Comics containing elements of autobiography aren’t new in the medium. But when done well, the combination can illuminate and lend understanding to the uncomfortable bits about our younger days that we don’t discuss in polite company – or ever admit to possessing. However, these are the essential elements that eventually transform us into the adults we become, and stories with these components offer a unique perspective on a life courageously laid bare before us.
Harvey- and Eisner-nominated writer/artist Glenn Head delves headlong into this coming-of-age story as his protagonist, Glen, abandons the comfort of suburban New Jersey for the gritty urban decay of Chicago and deals with bouts of depression while trying to survive awash in a sea of predators.
As Phoebe Gloeckner writes in the book’s introduction, “What follows is Glen’s harrowing journey toward self-discovery as the boy struggles to become a man. Glen stumbles in and out of art school, then disappears for months, living on the seediest streets of Chicago with barely enough to eat, drawn to a life that offers challenges and dangers unknown to him. Later, we are propelled years ahead, meeting Glen again as he grapples with adulthood.”
With an unabashed underground comix feel, Chicago is the counterculture hit of the year and a courageous bit of well-crafted storytelling.
Glenn Head (W/A), Fantagraphics Books • $24.99
– Karen O’Brien
AdHouse Books, Chris Pitzer’s “boutique publishing juggernaut”, has landed another coup with this English translation of Gigant, a colour-saturated, action-packed fantasy-comedy from Danish creator Rune Ryberg. The reluctant hero – a self-proclaimed “little shit” – is thrown into a bizarre trans-dimensional journey when his girlfriend is swallowed by a thousand-eyed monster.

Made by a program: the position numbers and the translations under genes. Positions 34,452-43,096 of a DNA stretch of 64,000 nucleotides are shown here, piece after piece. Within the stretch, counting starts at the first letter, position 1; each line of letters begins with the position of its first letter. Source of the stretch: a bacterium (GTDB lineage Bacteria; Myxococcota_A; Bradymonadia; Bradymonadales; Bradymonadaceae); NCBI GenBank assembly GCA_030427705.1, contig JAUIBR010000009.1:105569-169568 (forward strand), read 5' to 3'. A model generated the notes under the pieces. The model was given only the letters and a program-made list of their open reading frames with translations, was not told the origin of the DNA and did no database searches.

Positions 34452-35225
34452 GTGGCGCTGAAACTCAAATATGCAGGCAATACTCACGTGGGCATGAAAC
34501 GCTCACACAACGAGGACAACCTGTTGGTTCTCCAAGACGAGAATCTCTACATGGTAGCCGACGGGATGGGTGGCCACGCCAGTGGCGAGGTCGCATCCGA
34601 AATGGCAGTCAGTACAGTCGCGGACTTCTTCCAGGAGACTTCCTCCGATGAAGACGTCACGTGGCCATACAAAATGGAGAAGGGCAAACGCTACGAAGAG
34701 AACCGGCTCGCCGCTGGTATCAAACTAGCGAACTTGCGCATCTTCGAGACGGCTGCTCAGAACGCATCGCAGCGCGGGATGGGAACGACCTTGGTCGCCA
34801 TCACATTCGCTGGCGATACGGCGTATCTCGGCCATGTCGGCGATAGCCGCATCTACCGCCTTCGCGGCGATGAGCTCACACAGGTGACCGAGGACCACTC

Gigant has a bit of pedigree, having won a 2015 Ping Award at the Copenhagen Comic Festival as Best Children’s/Youth Comic Book. Google Translate certainly couldn’t put it any better when it says that Gigant’s “infectious narrative joy and sparkling energy brings the suit back in the comic cheeks”. (A PDF preview of the book is available here, and there’s even an animated teaser film, produced by the book’s original Danish publisher, Forlæns.)
Rune Ryberg (W/A) • AdHouse Books, $14.95
– Tom Murphy
Sherlock Holmes: The Seven-Per-Cent Solution #1
Writer/Director Nicholas Meyers (Star Trek II: The Wrath of Khan, Houdini) published The Seven-Per-Cent Solution in 1974 as a pastiche of Arthur Conan Doyle’s beloved gentleman detective Sherlock Holmes. Presented as a lost manuscript of the great detective’s faithful companion John Watson, the novel delved into the detective’s unique persona, suggesting far more personal motivations for his obsessive hatred of his nemesis Dr Moriarty and the Great Hiatus, which most canon police agree took place between 1891 and 1894.